Look through your LJ calendar and post an entry from this day (or the nearest day with an entry) for all the years you’ve had a livejournal. If all your entries that day are dull, I give you license to look at 2 days either side.
As I often posted sporadically, here’s the NEAREST post to the date in question, regardless of dullness, if there isn’t a post within +/- 2 days:
Saw this on alt.poly, and know enough people who are on my flist who do handcrafts but don’t read a.p. that might enjoy this:
“We’ve all seen those craft projects. Projects that look like the cat barfedon a lace doily, or that make one suspect that they were designed by a colourblind gibbon on LSD. Projects that say “good taste went thataway”. Yeah. Those craft projects. Well, here’s where they all cometo die. Enjoy the hideousness, folks. And let this be an example to you.”
So, there I went disappearin’ again. Sometimes, I don’t update oftenbecause I haven’t got anything to say. Other times, not so much. Thelonger I let things go, the more I feel like I have to write a book tocatch up, which triggers my avoidant tendancies. So I’m not gonna writeabout the family reunion trip way back in July, or going up to the North Georgia Celtic Festival on August 1. Those links have pictures go, so that’s worth a few thousand words.
Theceremony itself was a bit surreal. We wanted this to be as low-key aspossible, in order to avoid the various headaches that proper weddingswould entail, but even so, I was bemused at the process. We arriveddowntown at a bit after noon, and well before the 2:30pm start time, sowe wandered down into Underground Atlanta for some lunch at Mick’s. Fedand fortified, we made our way over to Pryor Street and up to thesecond floor. There was almost a problem over my camera, since it couldbe used as a recording device, which aren’t allowed in the courthouseas a rule, but they let me keep it.
We waited outside thecourtroom with a few other couples who had shown up. there were onlyabout 8 folks waiting outside, so at first I thought this was going tobe a small and quick affair. But once the doors opened, people keptfiling in. And filing in. And filing in. They eventually moved thespectators over to the Jury box as all the benches were full up withfolks wanting to get married. Once everyone was seated, the DourBailiff and the Court Clerk went over the rules, and then had us allshuffle up to sign the register. kitanzi and I were couple 25, and somewhere in the middle, so there must have been 40-50 couples there.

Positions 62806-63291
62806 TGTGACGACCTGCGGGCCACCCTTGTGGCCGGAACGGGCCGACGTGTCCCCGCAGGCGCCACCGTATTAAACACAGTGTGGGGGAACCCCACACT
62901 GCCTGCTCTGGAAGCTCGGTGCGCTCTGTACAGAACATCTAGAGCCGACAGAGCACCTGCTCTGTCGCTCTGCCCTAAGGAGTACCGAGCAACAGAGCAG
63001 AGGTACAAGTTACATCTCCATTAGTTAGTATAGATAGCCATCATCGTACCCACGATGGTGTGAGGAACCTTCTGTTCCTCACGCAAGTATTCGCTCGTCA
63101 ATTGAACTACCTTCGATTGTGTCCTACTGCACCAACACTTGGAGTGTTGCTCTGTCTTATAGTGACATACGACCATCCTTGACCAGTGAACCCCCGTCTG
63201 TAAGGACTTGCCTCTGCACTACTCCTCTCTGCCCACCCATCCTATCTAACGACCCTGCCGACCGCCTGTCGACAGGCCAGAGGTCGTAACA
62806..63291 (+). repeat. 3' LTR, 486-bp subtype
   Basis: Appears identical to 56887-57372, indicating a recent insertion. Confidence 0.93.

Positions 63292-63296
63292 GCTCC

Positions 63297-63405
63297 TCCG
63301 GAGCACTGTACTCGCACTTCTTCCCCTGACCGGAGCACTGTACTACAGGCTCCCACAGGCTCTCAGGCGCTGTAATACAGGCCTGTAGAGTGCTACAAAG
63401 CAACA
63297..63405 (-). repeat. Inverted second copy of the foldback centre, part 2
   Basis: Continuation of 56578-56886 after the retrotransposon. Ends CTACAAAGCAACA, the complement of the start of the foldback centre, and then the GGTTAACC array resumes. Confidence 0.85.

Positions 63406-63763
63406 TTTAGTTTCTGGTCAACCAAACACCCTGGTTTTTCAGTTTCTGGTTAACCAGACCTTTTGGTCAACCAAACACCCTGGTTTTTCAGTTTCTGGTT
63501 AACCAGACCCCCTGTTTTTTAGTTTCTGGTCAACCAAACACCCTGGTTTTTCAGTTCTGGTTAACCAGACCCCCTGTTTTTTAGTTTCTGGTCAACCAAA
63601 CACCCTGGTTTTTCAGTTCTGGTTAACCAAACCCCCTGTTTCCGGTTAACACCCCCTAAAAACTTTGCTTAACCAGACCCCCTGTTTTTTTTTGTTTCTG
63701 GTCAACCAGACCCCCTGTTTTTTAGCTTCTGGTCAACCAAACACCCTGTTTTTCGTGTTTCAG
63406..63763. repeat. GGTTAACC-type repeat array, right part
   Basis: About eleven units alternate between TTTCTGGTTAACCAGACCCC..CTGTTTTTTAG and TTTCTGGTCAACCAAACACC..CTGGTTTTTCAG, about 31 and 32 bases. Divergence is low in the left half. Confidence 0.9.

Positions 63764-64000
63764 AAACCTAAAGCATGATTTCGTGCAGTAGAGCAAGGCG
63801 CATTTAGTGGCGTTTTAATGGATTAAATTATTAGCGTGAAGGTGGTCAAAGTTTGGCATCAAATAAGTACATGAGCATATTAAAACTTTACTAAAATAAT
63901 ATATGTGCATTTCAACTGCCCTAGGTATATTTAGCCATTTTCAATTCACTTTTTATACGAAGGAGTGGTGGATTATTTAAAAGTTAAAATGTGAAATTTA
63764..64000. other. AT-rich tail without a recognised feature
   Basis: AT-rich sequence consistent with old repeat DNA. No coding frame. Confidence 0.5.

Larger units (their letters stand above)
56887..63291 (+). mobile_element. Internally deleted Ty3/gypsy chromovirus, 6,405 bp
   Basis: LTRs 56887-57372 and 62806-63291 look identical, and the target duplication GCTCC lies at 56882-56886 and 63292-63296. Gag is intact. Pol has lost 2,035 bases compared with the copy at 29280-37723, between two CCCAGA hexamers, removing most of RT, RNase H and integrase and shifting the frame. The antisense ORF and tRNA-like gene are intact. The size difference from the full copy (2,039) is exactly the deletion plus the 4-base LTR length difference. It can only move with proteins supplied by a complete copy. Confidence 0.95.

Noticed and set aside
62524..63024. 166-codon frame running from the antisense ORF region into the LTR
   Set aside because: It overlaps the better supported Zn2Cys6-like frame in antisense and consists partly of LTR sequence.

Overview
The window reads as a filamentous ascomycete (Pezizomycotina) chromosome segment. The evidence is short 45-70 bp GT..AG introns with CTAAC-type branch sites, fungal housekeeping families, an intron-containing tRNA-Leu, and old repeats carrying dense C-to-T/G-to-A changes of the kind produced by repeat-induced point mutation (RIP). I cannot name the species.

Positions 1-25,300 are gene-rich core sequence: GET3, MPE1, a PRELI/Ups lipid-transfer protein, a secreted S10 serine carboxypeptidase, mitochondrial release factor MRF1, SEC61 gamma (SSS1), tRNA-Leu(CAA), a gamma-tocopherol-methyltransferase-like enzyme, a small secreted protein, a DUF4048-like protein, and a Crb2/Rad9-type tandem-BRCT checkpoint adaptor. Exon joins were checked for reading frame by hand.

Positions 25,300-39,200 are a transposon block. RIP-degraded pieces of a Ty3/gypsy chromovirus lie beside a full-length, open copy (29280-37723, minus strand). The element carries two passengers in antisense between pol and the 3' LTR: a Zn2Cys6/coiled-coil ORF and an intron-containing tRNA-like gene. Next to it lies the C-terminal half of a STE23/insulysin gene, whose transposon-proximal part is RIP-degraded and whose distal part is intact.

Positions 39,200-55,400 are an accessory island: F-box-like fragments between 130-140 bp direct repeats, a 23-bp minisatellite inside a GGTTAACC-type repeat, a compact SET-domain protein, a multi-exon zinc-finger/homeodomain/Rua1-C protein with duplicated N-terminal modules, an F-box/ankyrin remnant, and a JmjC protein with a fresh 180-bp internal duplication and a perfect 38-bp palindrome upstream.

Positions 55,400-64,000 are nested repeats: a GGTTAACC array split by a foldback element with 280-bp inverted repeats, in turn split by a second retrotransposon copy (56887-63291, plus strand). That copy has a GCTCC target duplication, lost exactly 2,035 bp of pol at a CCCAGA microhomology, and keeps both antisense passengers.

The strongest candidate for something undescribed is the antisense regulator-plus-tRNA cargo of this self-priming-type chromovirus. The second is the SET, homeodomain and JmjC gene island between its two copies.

Oncewe were all resituated, the judge came out and said a few words. Atfirst, I was a bit alarmed that the couples themselves were going to beasked to say some words of their own, but thankfully, that wasn’t thecase, or we might still be there. It still took a while, but keptourselves entertained, between people watching, making faces at maedbh7 and telynorover in the jury box, and idle conversation. (Amusement for thepolyfolk reading: While waiting to be called up, Kit turns to me andsays, “So, are you and X ever going to have that date you keep gettingput off?” “Dunno, depends on her schedule, doesn’t it?”)
Atlast, it was our turn. Being a civil ceremony, the vows were nice andsimple: Do you, person1, take person2 to be your lawfully weddedhusband|wife? I answered “Without hesitation”, and she said”absolutely”, and we went back to sit down. Once everyone had gonethrough this, rings were exchanged (though I still don’t haveone…hard to find them in my size “off the rack”, and we can’t budgetpermenant custom rings until after Worldcon, but the ring we found forKit looks wonderful on her finger.
And so we walked out into the Atlanta sun as husband and wife.
We had a thought to walk over to the Westin Peachtree for a drink in the skylounge, but telynordidn’t want to walk that far, so we headed instead up to Sandy Springsto browse about the Phoenix and Dragon bookstore, and then back up tothe apartment briefly before heading out to dinner at Ichiban forhabachi and sushi with maedbh7, telynor, tarkraiand his kids. T. and the kids were passing through town on the way backto Michigan from Florida, and unfortunately had to spend far more timehere than they intended, due to some car troubles. But it was nice tosee them the brief period that we did.
One of the things I love to collect is odd covers of songs. The more strange the better. Thanks to gridlore, I have a new item in my collection:
John M. Ford wrote this stunning poem about September 11. Go read it. Now.
My friend Kitanzi sent me this: